Like it or not, your tween is probably already obsessing over Instagram. Here's how to talk with your child about social media before they make an account, plus tips from Instagram's new "Parent's Guide" for keeping them safe.

Children Using Cell Phones Leaning on Gate
Credit: Twin Design/Shutterstock

If you thought you could coast when it comes to talking to your child about social media until she is well into her teenage years, think again. Even though kids under 13 aren’t technically allowed to use social media sites like Instagram, many grade-school kids are working around the system. In fact, the number of children using fake birthdays and a parent’s email address to create accounts on popular social media sites (whether they have permission or not) is a bit startling: 

According to 2017 research from Ofcom, regulator for the communications services in the United Kingdom, about 28% of 10-year-olds, 46% of 11-year-olds, and whopping 51% of 12-year-olds surveyed had a social media profile. That means instead of kickball, conversations at recess for your fourth grader may very well be focused more on who posted what on Facebook last night. Scary, we know.

There are no doubt perks to having kids the proper age connecting with their peers on social media. Platforms like Instagram are full of inspiration for kids to celebrate the achievements of others and be creative with how they express themselves. But parents should also be aware of potential exposure to cyberbullying and inappropriate content. Younger children in particular may not realize the consequences of their online actions, which may put them in compromising situations. These are risks that the popular photo-sharing app is taking seriously.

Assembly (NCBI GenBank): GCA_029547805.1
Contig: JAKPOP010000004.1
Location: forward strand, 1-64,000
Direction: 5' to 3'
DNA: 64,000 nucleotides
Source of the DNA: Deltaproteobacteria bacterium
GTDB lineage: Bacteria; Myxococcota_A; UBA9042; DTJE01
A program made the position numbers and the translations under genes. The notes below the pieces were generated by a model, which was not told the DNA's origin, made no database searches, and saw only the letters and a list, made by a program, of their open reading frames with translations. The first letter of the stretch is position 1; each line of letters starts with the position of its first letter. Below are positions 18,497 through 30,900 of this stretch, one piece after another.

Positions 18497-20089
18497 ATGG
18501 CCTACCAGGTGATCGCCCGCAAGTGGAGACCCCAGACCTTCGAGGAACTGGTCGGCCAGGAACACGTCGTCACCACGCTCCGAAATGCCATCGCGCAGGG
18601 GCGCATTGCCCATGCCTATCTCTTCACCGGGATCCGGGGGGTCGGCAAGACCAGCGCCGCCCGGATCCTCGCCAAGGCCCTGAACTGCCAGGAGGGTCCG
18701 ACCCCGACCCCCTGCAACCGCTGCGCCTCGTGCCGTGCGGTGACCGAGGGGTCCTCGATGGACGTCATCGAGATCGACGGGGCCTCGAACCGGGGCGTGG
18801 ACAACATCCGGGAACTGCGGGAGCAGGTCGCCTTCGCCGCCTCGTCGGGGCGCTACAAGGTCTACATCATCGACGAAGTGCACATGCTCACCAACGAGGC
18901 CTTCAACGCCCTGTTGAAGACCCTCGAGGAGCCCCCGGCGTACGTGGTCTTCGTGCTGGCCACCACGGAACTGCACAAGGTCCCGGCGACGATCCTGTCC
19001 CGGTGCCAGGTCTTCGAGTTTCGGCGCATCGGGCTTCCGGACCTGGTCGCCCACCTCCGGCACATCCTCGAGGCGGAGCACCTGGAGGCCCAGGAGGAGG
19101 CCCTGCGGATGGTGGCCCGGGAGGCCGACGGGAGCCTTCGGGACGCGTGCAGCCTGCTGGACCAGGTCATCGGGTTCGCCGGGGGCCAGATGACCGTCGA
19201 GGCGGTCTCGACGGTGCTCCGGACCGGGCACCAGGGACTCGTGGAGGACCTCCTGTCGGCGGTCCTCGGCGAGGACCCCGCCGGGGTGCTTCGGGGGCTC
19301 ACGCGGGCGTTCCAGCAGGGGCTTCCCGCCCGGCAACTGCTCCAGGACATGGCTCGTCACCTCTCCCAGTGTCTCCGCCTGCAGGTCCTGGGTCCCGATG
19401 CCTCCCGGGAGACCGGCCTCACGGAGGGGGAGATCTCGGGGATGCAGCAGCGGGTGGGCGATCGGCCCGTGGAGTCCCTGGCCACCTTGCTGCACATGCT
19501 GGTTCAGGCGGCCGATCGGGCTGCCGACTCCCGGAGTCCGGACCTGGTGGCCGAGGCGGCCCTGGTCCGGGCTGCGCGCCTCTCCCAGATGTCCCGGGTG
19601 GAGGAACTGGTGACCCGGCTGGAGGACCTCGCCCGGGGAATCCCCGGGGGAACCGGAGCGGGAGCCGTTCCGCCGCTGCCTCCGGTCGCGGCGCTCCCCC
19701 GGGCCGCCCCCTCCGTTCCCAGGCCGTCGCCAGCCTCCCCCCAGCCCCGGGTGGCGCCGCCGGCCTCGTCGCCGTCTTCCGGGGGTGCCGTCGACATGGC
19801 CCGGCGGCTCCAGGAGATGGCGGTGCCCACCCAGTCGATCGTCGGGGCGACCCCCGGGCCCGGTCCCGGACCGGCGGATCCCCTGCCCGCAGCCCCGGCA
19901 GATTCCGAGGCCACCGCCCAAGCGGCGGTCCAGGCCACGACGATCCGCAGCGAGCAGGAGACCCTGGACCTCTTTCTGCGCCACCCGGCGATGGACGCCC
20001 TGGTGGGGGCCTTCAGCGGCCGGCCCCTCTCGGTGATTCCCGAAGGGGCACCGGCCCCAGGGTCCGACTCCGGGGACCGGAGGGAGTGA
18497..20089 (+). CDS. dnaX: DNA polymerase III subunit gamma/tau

Instagram recently collaborated with National PTA to create a new resource for parents called Know How to Talk with Your Teen About Instagram: A Parent’s Guide. The guide, which is available in print, video, and digital formats, encourages parents to take action when it comes to their child’s privacy, interactions, and time spent on the platform. The message: When your child is starting off on social media, it's important to monitor their behavior online. Make sure they understand the risks and benefits associated with the account.

But Eddie Ruvinsky, director of engineering at Instagram, says monitoring isn't the end-all solution. "It's really about making sure that you have trust and you have ongoing dialogue for any activity that they do," he says.

Here are a few tips to get you started when it comes to teaching your child good social media habits early:

Start Early

Ana Homayoun, M.A., P.P.S, a social media expert and the author of Social Media Wellness: Helping Tweens and Teens Thrive in an Unbalanced Digital Worldwho worked with Instagram to create A Parent's Guide, says parents should start the conversation around social media early. "Even if kids aren't on social media, many are online from an early age and using different websites," she says. "In my experience, kids aren't being informed about Instagram and other social media apps from their parents–they are learning from friends, peers, older siblings, and other influencers–so it is important that parents take an active role in encouraging conversations."